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Can I have additional logic in a DLT notebook that is unrelated to directly creating DLTs?

ac0
New Contributor III

I have an Azure Storage Data Table that I would like to update based on records that were just streamed into a Delta Live Table. Below is example code:

@Dlt.create_table(
  comment="comment",
  table_properties={
    "pipelines.autoOptimize.managed": "true"
  },
  partition_cols = ["EventId"]
)
def live_table_test():
  return (
    spark.readStream.format("cloudFiles") 
        .options(**cloudfile) 
        .load(upload_path)
        .selectExpr("*", "_metadata.file_path as file_path")
  )

I want to update an Azure Storage Data Table based on records that were just streamed into that table. Would something like this work?

@Dlt.create_table(
  comment="comment",
  table_properties={
    "pipelines.autoOptimize.managed": "true"
  },
  partition_cols = ["EventId"]
)
def live_table_test():
  df = (
    spark.readStream.format("cloudFiles") 
        .options(**cloudfile) 
        .load(upload_path)
        .selectExpr("*", "_metadata.file_path as file_path")
  )
  update_azure_table(df)
  return df

I need to be able to get the list of distinct EventIds from the df and pass them into that function. How can I do this? And should I be using the "dlt.create_table" decorator? Or should I use the "dlt.table" decorator? I'm finding almost no documentation about this online.

1 ACCEPTED SOLUTION

Accepted Solutions

raphaelblg
Honored Contributor
Honored Contributor

Hello,

Thank you for reaching out with your questions. I'm Raphael, and I'm here to assist you.

I want to update an Azure Storage Data Table based on records that were just streamed into that table. Would something like this work?

Implementing `update_azure_table(df)` directly in your workflow should not immediately cause errors. However, this practice is not typically recommended due to potential future complications. Since DLT manages the `live_table_test` stream but does not oversee the `update_azure_table(df)` query, discrepancies in DLT management could lead to unintended consequences, such as premature cluster termination.

To effectively update two downstream streaming tables within your DLT pipeline, consider the following approaches:

1. DLT Tables: Define both downstream targets as DLT tables using separate `@dlt.table` functions for each.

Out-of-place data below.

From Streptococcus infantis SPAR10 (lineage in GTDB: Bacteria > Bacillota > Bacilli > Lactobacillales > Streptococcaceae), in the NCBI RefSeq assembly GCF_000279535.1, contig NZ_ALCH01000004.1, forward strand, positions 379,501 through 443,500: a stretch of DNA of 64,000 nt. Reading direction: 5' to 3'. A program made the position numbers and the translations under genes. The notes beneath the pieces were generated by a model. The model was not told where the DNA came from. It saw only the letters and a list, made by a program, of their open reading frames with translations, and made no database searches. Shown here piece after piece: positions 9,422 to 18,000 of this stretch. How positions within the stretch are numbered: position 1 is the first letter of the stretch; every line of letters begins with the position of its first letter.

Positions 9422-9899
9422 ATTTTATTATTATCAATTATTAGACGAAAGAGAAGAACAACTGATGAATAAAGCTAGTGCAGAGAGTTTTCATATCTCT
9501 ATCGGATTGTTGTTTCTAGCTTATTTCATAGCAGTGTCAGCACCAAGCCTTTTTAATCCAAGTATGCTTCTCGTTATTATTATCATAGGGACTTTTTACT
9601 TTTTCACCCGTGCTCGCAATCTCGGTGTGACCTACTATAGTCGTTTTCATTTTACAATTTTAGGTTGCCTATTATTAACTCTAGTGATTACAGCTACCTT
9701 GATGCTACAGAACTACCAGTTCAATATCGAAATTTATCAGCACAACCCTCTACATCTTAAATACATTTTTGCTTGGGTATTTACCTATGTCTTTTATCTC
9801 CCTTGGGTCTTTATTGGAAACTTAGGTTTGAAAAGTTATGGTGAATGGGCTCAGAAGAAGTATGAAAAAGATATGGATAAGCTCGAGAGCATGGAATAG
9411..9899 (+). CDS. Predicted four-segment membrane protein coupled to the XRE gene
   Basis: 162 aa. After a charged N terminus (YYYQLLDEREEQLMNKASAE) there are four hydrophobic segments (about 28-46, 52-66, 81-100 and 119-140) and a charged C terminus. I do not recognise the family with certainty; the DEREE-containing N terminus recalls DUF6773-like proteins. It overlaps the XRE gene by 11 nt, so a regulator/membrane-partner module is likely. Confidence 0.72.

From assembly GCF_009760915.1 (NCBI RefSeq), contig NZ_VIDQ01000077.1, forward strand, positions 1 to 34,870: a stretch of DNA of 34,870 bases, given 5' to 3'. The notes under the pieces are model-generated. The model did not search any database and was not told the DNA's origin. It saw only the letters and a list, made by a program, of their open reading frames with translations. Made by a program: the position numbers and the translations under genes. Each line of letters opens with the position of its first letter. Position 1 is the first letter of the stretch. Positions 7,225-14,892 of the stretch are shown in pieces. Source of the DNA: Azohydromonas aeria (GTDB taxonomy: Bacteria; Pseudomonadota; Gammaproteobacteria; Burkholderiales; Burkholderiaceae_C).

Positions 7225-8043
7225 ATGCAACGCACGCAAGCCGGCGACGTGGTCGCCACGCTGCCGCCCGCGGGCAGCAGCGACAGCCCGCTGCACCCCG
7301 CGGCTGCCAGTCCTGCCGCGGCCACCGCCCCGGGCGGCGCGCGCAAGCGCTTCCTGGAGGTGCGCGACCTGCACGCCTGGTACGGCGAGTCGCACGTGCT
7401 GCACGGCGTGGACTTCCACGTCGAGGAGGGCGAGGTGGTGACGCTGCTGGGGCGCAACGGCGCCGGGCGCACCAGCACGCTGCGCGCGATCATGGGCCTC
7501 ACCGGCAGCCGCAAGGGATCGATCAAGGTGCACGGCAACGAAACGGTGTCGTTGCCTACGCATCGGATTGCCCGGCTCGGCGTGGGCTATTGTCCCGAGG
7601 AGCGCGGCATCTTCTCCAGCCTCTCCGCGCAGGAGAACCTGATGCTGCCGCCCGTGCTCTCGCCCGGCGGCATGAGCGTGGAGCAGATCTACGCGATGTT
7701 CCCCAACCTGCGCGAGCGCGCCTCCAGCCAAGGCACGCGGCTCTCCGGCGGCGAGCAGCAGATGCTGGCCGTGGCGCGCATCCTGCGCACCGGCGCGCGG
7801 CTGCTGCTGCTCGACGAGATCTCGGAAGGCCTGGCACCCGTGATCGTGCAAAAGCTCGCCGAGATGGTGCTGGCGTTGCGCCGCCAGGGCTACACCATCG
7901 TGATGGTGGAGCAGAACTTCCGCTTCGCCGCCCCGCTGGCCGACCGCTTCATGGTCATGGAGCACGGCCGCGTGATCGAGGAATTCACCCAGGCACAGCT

2. Non-DLT Environment: Execute `update_azure_table` outside the DLT-managed environment. Utilizing your downstream DLT table as a source for updates is feasible as well as using your original Autoloader query.

 

And should I be using the "dlt.create_table" decorator? Or should I use the "dlt.table" decorator? I'm finding almost no documentation about this online.

You should employ the `@dlt.table` decorator for defining tables within a DLT pipeline. This decorator is essential for specifying tables to be managed by DLT. For documentation and examples, you may find Delta Live Tables Python Reference useful:

I need to be able to get the list of distinct EventIds from the df and pass them into that function. How can I do this?

Streaming queries typically do not maintain state, which means performing distinct operations across the entire table is not straightforward due to the lack of defined boundaries.

To introduce state into your streaming query, you might need to apply watermarking and select distinct EventIds within specified watermarks or data segments. A detailed explanation and guide for implementing such functionality can be found in the Structured Streaming Programming Guide on the Apache Spark documentation site.

 
I've created a sample scenario in which I've selected distinct Models for a sample car dataset given a sample timestamp column.
 
from pyspark.sql import SparkSession
from pyspark.sql.functions import col, window, collect_set

# Sample readStream (assuming a source that provides eventTime and eventId, like Kafka, file, etc.)
# This part of the code is just for illustration. Replace it with your actual stream source
streamingInputDF = (
    spark 
    .readStream 
    .option("withEventTimeOrder", "true") # Apply this if the initial snapshot should be processed with event time order.
    .format("delta") 
    .table("balogo.delta_managed.df_car")
    .withWatermark("ManufactureDate", "30 days") # Apply watermarking to define state
)

# Perform an aggregation to gather distinct event IDs within each window of time
aggregatedDF = streamingInputDF.groupBy(
    window(col("ManufactureDate"), "30 days")
).agg(
    collect_set("DriveType").alias("DistinctDriveTypeValues")
)

# Is needed you can define Define the foreachBatch function to process each micro-batch DataFrame
def process_batch(batch, epoch_id):
    # Example: Save the distinct event IDs to a database, write to a file, etc.
    (
        batch
        .select("window.start", "window.end", "DistinctDriveTypeValues")
        .write
        .format("delta")
        .mode("append")
        .option("checkpointLocation", "dbfs:/tmp/balogo/distinctStreamingExample/_checkpoints/")
        .saveAsTable("balogo.delta_managed.distinct_drive_types")
    )
    
# Apply the foreachBatch operation to process each micro-batch using the defined function
query = aggregatedDF.writeStream.foreachBatch(process_batch).start()